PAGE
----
Following the wild popularity of TikTok across the world, Twitter is surely feeling a pang of regret at the missed opportunity that was Vine. WARC’s Sam Peña-Taylor looks back on a bizarre and often beautiful experiment in video art.
Earlier this month, Twitter product chief Kayvon Beykpour told a gathering of journalists something everyone suspected.
“I do regret that we shut down Vine,” he said in comments now widely reported. Beykpour played down the comparison with Bytedance’s wildly popular app TikTok (Douyin in China) that has ostensibly taken Vine’s place in young people’s hearts. “I think Vine was really amazing and was on the forefront of giving people tools to experiment with video,” he continued.
It is odd that when Twitter finally pulled the plug, TikTok was just emerging – almost as if there was a gap in the market, almost as if the thirst for weird short video had never gone away.
In 2016, when Twitter shut down the platform it had acquired just two years prior, it was because of sound business sense. It hadn’t looked good for some time. Isolated over in New York, away from Twitter HQ on the West Coast, Vine had only a small team servicing it. Faced with competition from Instagram and Snapchat, it had been slow to develop and improve its offer. What’s more, its stars were moving across to other platforms where the length of video allowed them greater freedom. Users soon followed, and the advertising money went with them. That was in 2016.
Vine entered a bizarre, nostalgic afterlife. YouTube channels hosting Vine compilations have, in the last year or so, begun to garner millions of hits. The videos that do so have strange, deeply sad titles about the points of misery from which people watched these six-second videos. There are Vines that saved my life, …that cured cancer, …cured my depression, …been there for me when no one else was.
Sentimentally speaking, each generation has a medium. Where generations once had voices, that reality reflected a slower pace of change in the technology of culture. Ours – I speak as a late millennial – is an easy culture of technology; not the technology of Gen-X, who did the numbers-based heavy lifting and for whom the fixed-line phone anchored their existence. Ours was the generation that moved to Facebook in droves because we couldn’t be bothered to work out how to put a wallpaper up on MySpace.
In 2014 a Tad Friend report for the New Yorker from VidCon, when Vine was still rising, showed that heavy hitters from the old media world were present. But five years on, the scale of video’s sheer cultural – and therefore economic – force is of a different order of magnitude. Now there are lots of old media bigwigs in attendance. One light feature in 2014; rolling coverage in 2019.
Back then, before Vine had soared its short trajectory, Friend observed that YouTube’s “primacy as the place teenagers go after school is already being challenged, especially by Vine”. He detailed the rehearsal of a Vine sequence, with a handful of practitioners working together to produce a loop. The comedy vertical of the Vine app was the most popular, he reported, the velocity of the form telling. “The six-second limit didn’t leave time to do much more than establish a scenario and then undercut it.”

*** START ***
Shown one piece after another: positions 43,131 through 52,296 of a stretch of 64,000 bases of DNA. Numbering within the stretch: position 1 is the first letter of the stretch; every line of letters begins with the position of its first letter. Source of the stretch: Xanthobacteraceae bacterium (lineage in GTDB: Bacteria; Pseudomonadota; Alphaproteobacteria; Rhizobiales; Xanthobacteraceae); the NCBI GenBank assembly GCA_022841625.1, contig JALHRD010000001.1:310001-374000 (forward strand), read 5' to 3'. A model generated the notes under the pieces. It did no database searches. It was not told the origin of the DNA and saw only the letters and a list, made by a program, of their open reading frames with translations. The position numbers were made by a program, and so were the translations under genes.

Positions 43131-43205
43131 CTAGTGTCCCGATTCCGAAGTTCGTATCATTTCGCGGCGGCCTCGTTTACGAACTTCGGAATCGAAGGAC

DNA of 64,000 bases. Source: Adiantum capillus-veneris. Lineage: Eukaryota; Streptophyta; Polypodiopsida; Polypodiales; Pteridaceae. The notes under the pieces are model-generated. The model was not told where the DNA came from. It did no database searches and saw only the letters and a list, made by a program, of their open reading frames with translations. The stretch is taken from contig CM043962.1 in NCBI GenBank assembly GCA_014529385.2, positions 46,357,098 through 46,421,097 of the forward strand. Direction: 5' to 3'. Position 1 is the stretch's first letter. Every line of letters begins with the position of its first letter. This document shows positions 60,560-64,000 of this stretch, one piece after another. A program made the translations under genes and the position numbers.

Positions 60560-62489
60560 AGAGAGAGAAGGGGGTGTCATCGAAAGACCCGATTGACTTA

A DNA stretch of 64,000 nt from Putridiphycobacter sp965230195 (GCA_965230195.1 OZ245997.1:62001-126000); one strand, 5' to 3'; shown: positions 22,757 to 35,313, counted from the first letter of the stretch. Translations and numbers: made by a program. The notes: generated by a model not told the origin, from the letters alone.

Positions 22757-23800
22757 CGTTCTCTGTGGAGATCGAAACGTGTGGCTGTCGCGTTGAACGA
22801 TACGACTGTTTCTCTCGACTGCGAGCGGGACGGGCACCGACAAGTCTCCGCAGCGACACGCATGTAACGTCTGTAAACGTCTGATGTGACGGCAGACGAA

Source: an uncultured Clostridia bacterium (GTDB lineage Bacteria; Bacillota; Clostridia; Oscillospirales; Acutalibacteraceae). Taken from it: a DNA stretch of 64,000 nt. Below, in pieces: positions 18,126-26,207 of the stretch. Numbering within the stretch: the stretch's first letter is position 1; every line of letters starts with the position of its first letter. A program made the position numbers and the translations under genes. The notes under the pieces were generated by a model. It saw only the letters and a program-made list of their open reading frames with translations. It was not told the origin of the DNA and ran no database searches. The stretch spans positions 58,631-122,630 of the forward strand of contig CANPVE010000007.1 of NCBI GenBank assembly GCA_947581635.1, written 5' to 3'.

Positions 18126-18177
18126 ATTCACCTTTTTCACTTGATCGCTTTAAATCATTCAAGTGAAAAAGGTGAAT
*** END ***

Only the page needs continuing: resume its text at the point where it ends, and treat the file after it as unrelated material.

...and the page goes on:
Vine was, in many ways, pretty dodgy. Its stars were almost all men. It played with racial stereotypes in a manner that seems outdated even today. In Friend’s piece, one ‘Viner’ he follows, Andrew ‘Bach’ Bachelor, cushions the use of stereotypes, arguing that the audience was receptive to them. “[W]hen I tried out the ideas going around Hollywood – that Asians play the smart people, white people play the rich ones, blacks are the thugs – those Vines got the most likes. So it’s not Hollywood being racist – it’s Hollywood understanding what people want to see.” There was plenty more besides.
The looping six-second video is, necessarily, restrictive. It’s hard to avoid comparisons with poetic forms like the sonnet or the limerick. The haiku is another matter – and subreddit – altogether. Part of the enjoyment comes from watching the creator pull it off, to tee up the punchline and achieve it.
Failure was common. Some Vines rushed by, unclear in their purpose and sloppy in execution. These are visible immediately. Others lean too heavily on stereotypes, saying nothing about the structure they aim to mock. Successes, meanwhile, are instantly clear, even when the subject matter is ridiculous. I don’t know why it works.
Unlike longer video platforms, though, the six-second limit and the looping function gave to creative experimentation rather than sharing reality. Though the founders, Dom Hoffman, Rus Yupov, and Colin Kroll (who sadly died aged 35 last December), had imagined the short videos resembling an audio-visual Twitter, a platform for capturing life through a front-facing camera, new uses quickly began to emerge. It gave to the experimental, but also to the situation, to directorial immediacy.
“It was surprising,” Hoffman told the Verge in 2016. “Our original beta had something like 10 or 15 people on it, and even with that small group we started to see experimentation pretty early on.” When the platform took to the broader public, experimentation and creative expression took hold. When Twitter came knocking, the founders thought they had found the perfect buyer.